If you are driving yourself, you could stay at a hotel or apartment near the border of Switzerland in France of Germany, and make day trips into the Alpine country. The same applies to Luxembourg, a very scenic but small place.

Another way to save is to downgrade your accommodations. If you usually stay in hotels, choose a hostel for a few nights. Take local buses to get around, or do as a friend of mine did and rent a bicycle to travel through the Swiss countryside. Buy most of your meals at grocery stores, not restaurants. Or seek out programs that include more than sight-seeing in your desired destination--language-learning programs, academic seminars, etc.

This topic is of interest to me, since many of the places I prefer to visit are pretty expensive. Norway is a place I'd love to see, but its remoteness and high prices have kept me from getting there. Maybe next year. And I want to return to Switzerland and stay again at the Hotel Hottingen in Zurich, a charming place run by nuns where a shared room (four beds) is still a relative bargain.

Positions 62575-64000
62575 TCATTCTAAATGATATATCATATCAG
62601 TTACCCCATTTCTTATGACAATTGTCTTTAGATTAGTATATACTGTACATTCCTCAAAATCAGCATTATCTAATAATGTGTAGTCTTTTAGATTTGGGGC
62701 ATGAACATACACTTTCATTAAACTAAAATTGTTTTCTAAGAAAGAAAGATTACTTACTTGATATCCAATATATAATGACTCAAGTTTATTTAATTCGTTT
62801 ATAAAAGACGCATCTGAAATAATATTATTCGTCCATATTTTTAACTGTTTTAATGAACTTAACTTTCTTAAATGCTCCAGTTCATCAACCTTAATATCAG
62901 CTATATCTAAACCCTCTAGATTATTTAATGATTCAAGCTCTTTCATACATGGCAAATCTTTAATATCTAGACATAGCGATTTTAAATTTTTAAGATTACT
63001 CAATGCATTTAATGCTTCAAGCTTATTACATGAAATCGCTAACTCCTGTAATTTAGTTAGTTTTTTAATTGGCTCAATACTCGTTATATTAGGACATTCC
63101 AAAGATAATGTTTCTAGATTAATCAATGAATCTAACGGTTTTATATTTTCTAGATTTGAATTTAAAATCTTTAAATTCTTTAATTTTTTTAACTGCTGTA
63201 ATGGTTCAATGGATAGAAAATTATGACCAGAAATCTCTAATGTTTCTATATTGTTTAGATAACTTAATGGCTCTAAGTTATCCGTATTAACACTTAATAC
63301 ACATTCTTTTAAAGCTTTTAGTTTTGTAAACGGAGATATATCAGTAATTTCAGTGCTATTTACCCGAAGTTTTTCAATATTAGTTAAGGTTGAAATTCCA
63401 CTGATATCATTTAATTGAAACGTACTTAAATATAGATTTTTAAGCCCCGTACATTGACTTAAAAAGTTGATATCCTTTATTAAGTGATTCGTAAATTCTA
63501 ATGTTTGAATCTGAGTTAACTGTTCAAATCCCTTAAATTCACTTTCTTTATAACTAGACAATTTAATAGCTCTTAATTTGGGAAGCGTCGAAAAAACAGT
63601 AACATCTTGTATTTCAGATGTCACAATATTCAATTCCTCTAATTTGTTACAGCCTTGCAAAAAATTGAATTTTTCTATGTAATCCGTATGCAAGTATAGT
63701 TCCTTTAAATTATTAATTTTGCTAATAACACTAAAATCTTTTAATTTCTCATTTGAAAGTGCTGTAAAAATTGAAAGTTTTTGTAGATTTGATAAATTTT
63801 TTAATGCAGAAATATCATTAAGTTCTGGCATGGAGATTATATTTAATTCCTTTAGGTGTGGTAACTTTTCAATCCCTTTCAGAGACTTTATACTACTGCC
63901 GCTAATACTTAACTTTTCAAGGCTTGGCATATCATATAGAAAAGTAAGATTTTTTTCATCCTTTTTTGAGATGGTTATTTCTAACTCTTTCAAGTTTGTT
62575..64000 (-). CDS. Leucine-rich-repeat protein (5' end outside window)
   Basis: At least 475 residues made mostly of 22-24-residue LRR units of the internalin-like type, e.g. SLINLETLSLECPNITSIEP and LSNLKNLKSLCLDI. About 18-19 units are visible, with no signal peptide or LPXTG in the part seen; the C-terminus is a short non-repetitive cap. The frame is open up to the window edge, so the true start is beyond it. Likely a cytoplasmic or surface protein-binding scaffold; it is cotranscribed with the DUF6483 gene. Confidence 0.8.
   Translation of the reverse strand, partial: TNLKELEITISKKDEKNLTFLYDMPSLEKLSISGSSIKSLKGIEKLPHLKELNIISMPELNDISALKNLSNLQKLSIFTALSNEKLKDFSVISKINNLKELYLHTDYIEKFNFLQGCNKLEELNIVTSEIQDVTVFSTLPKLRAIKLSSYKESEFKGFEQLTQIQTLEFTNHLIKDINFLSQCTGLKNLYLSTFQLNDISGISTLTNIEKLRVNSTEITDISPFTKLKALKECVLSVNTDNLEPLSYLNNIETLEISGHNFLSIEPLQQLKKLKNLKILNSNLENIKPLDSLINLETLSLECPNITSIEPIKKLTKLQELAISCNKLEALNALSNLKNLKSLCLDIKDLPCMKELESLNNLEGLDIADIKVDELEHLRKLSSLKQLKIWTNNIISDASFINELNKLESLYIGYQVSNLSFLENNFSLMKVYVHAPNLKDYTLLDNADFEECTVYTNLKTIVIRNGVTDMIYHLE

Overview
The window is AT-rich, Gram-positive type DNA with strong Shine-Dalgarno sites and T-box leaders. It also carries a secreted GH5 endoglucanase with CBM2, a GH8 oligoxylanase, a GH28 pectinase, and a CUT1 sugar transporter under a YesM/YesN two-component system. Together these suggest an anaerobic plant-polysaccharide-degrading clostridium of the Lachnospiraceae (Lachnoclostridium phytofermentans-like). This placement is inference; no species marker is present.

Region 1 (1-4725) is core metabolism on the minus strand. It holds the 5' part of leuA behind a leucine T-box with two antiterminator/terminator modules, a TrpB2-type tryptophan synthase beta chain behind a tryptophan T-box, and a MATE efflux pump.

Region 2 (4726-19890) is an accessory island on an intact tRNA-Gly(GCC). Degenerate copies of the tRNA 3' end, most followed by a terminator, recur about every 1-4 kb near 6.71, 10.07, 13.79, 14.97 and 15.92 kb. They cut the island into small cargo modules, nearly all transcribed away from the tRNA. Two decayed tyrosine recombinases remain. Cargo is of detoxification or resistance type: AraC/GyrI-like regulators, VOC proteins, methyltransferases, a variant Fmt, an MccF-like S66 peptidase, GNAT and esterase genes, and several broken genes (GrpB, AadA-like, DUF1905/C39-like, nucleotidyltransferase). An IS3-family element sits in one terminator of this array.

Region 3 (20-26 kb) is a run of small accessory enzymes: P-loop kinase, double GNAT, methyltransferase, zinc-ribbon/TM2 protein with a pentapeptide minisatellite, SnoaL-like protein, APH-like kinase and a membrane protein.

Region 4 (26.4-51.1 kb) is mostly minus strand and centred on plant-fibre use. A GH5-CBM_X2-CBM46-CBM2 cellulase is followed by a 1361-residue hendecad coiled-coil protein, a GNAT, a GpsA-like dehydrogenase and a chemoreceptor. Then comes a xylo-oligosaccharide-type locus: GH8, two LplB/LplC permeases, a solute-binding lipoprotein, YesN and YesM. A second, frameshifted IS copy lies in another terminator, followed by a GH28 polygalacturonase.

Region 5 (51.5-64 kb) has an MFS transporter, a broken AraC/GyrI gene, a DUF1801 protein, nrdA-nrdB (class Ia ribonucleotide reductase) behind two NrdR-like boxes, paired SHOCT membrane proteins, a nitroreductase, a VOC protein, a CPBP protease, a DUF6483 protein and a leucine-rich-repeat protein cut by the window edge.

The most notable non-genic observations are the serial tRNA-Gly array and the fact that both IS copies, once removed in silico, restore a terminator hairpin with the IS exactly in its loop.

Friday, September 09, 2016

Air Bnb Advice

If you are considering using the home-sharing Website, there is a useful article in the Frugal Traveler column of the New York Times

It suggests being realistic with your expectations, being honest and if you believe you might be discriminated against, opting for the site's instant booking feature. There have apparently been a lot of complaints from people who think they were discriminated against because of race, age, gender, etc.